The School for Good and Evil (Fantasy, Comedy, Drama) [Based on Book] (2022)
Director: Paul Feig
Writer: Paul Feig, David Magee, Soman Chainani (Based on Book by)
Stars: Sophia Anne Caruso, Sofia Wylie, Kit Young, Kerry Washington
Two best friends live in the village of Gavaldon, one sulky and presumed to be a witch, the other illusory, dreaming of a life as a fairy-tale princess. Neither expected their lives to change forever as they find themselves transported to a magical school of heroes, villains, princes and princesses.
Based on Soman Chainani’s first book in the ‘’The School for Good and Evil’’ series, the film is set in a world of fairy tales and magic, unlike we’re familiar with. Paul Feig was convinced to direct, having to be convinced due to the film’s genre and style. Chainani was heavily involved in the adaptation and stated he required the motion picture to be different from the book series, changing key moments and plot points to make it appear fresh even for avid readers. In production since 2011, it was seemingly a struggle to create the film, at least before Netflix purchased the rights. It was finally Produced by Roth/Kirschenbaum Films, Feigco Entertainment and Jane Startz Productions while distributed by Netflix.
Once upon a time, twin brothers Rhian and Rafal founded a mystical school separated by two sides — good and evil. Over time Rafal grew dissatisfied and attacked his brother Rhian using forbidden blood magic. Years after these events, unlikely friends Sophie and Agatha grow weary of their hometown. As Sophie hears of a mystical school of fairy tales, she writes a letter to flee from her current life, hopefully. Agatha soon finds Sophie in the woods near their town and tries to intervene, which leads them both to get captured by a giant bird-like creature. Yet, the fate they had presumed switches as the cynical Agatha is placed on the side of good, and the wistful Sophie is placed on the side of evil.
In traditional fairy tales, the sides are clear — good and evil. Chainani, in his book and now film, turns this on its head. Wylie’s Agatha and Caruso’s Sophie discover themselves while exploring this magical institution, and conflicting interests and true love test their friendship. Both Paul Feig and the writers attempt to diverge from Disney and the indisputable ‘’Harry Potter’’ comparison. Yet, that’s quite troublesome.
It’s just hard for a writer to take such clear inspiration from well-known sources and then remaining unique in certain facets. Even more so when trying to convince an intelligent audience that it’s not what they’ve seen or read before. This is a severe issue for Chainani and Feig to adapt alongside David Magee. It’s meant as a deeper (and darker) tale than to be taken at face value, but how much of that is genuinely palpable — compared to J.K. Rowling’s work. Our fabled villain, in this case, is Rafal, presumably killing his brother with forbidden blood magic; it sounds a lot like the dark arts. There are countless examples, but this world, while magical like the Potter-verse, is based on fairy tales, and the supposed sons and daughters of heroes like Prince Charming and King Arthur make appearances. Something meant to be wildly different from known materials still heavily builds on the foundations of giants.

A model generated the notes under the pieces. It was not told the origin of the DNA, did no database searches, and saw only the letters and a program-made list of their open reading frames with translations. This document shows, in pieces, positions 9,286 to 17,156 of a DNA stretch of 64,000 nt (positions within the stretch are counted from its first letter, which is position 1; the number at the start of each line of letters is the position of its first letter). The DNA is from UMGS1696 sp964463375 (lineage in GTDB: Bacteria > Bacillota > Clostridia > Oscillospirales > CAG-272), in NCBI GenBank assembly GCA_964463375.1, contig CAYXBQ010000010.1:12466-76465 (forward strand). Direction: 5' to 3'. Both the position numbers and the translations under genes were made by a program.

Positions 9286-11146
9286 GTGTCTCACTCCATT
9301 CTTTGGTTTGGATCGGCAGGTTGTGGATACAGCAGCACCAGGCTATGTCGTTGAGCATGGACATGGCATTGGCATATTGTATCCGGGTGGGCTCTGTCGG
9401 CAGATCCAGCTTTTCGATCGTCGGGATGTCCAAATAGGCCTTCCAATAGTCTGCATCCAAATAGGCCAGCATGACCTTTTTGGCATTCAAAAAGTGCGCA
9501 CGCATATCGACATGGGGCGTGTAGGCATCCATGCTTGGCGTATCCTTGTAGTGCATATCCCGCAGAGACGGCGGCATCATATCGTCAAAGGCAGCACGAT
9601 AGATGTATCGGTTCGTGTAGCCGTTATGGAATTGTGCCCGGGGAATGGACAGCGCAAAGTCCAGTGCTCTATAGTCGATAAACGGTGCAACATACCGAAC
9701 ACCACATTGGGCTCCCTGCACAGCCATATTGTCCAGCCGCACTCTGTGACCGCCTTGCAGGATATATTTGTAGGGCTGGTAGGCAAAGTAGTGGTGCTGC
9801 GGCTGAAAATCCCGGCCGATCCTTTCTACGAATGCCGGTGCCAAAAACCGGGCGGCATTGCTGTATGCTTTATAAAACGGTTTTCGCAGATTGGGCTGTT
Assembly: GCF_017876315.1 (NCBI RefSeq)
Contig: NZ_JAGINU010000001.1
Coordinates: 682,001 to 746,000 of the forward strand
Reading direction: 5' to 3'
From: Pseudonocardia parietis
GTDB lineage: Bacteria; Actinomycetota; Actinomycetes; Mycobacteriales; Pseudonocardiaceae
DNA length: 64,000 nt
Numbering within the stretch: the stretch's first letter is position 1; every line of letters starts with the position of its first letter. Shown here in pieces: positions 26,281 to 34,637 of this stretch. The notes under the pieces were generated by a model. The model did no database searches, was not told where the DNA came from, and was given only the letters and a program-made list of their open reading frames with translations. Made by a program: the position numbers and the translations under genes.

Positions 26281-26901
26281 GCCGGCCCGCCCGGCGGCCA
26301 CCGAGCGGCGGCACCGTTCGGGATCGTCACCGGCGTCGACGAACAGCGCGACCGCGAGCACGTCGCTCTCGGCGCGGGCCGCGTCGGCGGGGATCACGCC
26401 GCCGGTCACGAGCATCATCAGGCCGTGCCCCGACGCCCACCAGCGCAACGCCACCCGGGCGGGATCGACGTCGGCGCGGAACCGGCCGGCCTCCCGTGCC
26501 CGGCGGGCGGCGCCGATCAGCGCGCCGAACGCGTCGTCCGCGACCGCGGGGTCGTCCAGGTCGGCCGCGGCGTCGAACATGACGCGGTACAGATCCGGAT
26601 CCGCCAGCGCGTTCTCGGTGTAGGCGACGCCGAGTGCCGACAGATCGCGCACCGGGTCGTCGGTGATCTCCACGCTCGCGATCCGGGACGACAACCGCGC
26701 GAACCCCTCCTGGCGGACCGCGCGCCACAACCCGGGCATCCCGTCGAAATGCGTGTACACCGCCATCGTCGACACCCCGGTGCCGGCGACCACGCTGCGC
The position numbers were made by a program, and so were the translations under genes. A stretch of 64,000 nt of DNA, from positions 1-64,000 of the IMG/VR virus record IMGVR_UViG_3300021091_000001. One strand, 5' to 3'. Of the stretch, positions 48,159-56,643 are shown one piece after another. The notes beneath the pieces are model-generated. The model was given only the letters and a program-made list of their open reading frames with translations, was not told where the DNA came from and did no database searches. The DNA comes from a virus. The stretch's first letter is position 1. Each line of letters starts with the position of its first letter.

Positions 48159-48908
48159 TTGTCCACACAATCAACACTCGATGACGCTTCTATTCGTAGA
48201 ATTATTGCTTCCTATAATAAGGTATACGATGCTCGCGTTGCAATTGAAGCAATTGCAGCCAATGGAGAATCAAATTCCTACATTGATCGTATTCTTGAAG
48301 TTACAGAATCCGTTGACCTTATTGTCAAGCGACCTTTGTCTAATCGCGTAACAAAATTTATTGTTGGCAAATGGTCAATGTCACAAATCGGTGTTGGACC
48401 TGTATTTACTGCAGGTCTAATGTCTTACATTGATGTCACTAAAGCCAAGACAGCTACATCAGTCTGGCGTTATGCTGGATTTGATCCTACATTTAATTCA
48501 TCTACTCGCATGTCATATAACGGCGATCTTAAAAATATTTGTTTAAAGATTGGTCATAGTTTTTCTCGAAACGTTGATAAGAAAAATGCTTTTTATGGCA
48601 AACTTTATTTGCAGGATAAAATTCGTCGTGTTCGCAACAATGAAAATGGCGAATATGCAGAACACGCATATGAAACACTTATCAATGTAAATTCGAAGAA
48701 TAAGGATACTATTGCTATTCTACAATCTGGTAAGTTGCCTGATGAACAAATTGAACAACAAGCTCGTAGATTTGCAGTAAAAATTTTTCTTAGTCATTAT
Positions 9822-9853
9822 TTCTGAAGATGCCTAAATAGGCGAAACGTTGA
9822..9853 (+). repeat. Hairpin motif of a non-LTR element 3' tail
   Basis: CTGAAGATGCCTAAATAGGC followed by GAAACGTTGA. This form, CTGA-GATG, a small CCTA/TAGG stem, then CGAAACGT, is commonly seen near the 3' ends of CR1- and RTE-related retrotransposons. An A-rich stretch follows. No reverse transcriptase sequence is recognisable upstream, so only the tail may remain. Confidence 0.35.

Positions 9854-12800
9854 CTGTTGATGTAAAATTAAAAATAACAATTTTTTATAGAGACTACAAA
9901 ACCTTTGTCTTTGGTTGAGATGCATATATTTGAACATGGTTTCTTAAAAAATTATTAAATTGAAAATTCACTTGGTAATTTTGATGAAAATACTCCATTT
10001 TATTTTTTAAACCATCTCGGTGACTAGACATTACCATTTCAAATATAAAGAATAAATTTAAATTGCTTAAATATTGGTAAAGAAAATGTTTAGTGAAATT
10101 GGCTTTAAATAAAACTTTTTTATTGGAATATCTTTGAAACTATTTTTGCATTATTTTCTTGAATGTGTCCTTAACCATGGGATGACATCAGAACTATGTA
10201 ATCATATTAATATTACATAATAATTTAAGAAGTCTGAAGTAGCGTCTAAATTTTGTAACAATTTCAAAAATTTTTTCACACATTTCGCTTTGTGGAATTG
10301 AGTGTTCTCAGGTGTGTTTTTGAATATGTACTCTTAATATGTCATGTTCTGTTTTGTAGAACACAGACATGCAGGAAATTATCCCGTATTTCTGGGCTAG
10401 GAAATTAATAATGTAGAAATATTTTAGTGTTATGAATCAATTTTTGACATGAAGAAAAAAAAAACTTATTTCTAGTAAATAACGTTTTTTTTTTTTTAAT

The enchanted embellishment of fairy tales and the wizarding world has intriguing factors, such as the contrast depicted in Sophie, Agatha and even their classmates. But, there’s an issue that stands when ‘’The School for Good and Evil’’ oversaturates the primary narrative element so much it becomes unavoidable in every scene. Honestly, enjoying certain features, it never entirely passes beyond the generic with an air of pompousness in telling its supposedly epic and innovative story. Over the years, we’ve seen films, series, and other creative outlets evolve into something more inclusive. Generally, this can be seen as a positive trait in the creative medium, ‘’The School for Good and Evil’’ is an older generation’s film, perhaps due to production starting in another decade. Disney’s tale’s about Cinderella and Snow White are similar, but when adapting such fables, why stick with the gender roles of the time, while the ladies have beauty class, the princes are training in suits of armour. It’s a film filled to the brim with poorly-aged stereotypes like this.
‘’The School for Good and Evil’’ has an impressive cast and some narrative elements that come through as witty and sharp. But, other characteristics should be left in the past, just like the fairy tales that inspired it. But perhaps my most significant grievance, like many other mediocre and tediously adapted screenplays, is the tease of a sequel at the end.
The school for bad and worse.